Now in the full year we believe that comes out roughly parallel as the originations and big ticket sales roughly parallel, tools group big ticket sales and originations roughly are parallel and all work out. But from a quarter to quarter remember, we’re recognizing a sale to a franchisee. He is not necessarily selling it right away onwards, he necessarily doesn’t do the deal, so you have some disconnect in terms of cauterization as you cross over the month, so it’s very hard to tie quarterly numbers between originations in the tools group. I will tell you that it is indications that tools group big ticket sales were sold at higher rates year over year than the average tools group and that’s true in this quarter.

Joe Vruwink - Robert W. Baird & Co.

Okay. And then...

Nicholas Pinchuk

Other than you can’t really draw much from one quarter.

Joe Vruwink - Robert W. Baird & Co.

Sure, that makes sense. Switching across the pond and looking at Europe, you talk a lot about runways for growth and I’m just wondering what’s the runway in Europe not only from revenues, but Nick you think restructuring Europe C&I I think your entire 10 year at Snap-on, so what could be the OpEx goal?

Nicholas Pinchuk

It seems like it. I hate to comment on Europe anymore because I am usually wrong. But the thing is look, what happened in Europe, what’s happened in Europe is we have been continually applying Snap-on value creation, improving our productivity and efficiency even in the darkest of downturns, we have said that our customers have not gone away therefore in doing this whether it’s restructuring, in closing facilities or in creating efficiencies we have not removed productive capacity. So as I said in my remarks, that started to come home with positive traction several quarters ago where SNA Europe our European hand tool business was showing improvements and profitability even as the sales were going down.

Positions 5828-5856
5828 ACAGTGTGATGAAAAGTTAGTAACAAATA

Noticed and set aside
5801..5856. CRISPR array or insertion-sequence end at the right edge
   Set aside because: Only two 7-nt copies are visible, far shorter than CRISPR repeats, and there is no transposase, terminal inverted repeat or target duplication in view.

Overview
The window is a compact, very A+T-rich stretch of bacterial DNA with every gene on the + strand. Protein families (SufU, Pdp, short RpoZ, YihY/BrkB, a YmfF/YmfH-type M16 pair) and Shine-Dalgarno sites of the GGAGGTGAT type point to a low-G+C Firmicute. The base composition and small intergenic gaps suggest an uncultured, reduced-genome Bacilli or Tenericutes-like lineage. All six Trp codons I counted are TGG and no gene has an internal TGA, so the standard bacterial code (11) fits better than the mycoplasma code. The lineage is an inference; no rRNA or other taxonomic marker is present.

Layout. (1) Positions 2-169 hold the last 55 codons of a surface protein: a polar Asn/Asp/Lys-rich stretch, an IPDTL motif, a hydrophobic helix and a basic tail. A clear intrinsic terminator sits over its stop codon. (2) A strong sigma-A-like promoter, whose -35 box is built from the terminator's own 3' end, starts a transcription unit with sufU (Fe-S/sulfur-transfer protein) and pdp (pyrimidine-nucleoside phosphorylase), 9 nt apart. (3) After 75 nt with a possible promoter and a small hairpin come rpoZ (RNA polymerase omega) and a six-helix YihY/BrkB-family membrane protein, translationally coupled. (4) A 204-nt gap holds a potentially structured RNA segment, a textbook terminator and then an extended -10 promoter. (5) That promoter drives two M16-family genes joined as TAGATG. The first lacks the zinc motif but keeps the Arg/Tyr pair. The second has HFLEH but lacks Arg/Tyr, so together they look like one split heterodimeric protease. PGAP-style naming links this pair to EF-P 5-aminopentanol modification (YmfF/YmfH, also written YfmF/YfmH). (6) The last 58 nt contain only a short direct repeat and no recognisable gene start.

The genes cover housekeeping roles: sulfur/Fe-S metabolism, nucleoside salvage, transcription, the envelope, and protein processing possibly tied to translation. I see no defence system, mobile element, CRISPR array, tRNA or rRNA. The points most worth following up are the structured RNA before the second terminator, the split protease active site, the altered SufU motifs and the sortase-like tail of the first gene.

And now with the sales going upwards, it adds that, that leverage adds that because there is good leverage because we didn’t take out any productive capacity. Remember that when you talk about where is Europe and as Europe turn the corner and what’s happening in Europe, it’s still down 20% to 25% from the peak. So we’re coming, we’re literally coming off the canvas. So while we’ve had two quarters, I am still from Missouri to see where we’re going for a longer term, still it’s a positive event and it contributed nicely to C&I although it was not the only contributor to C&I.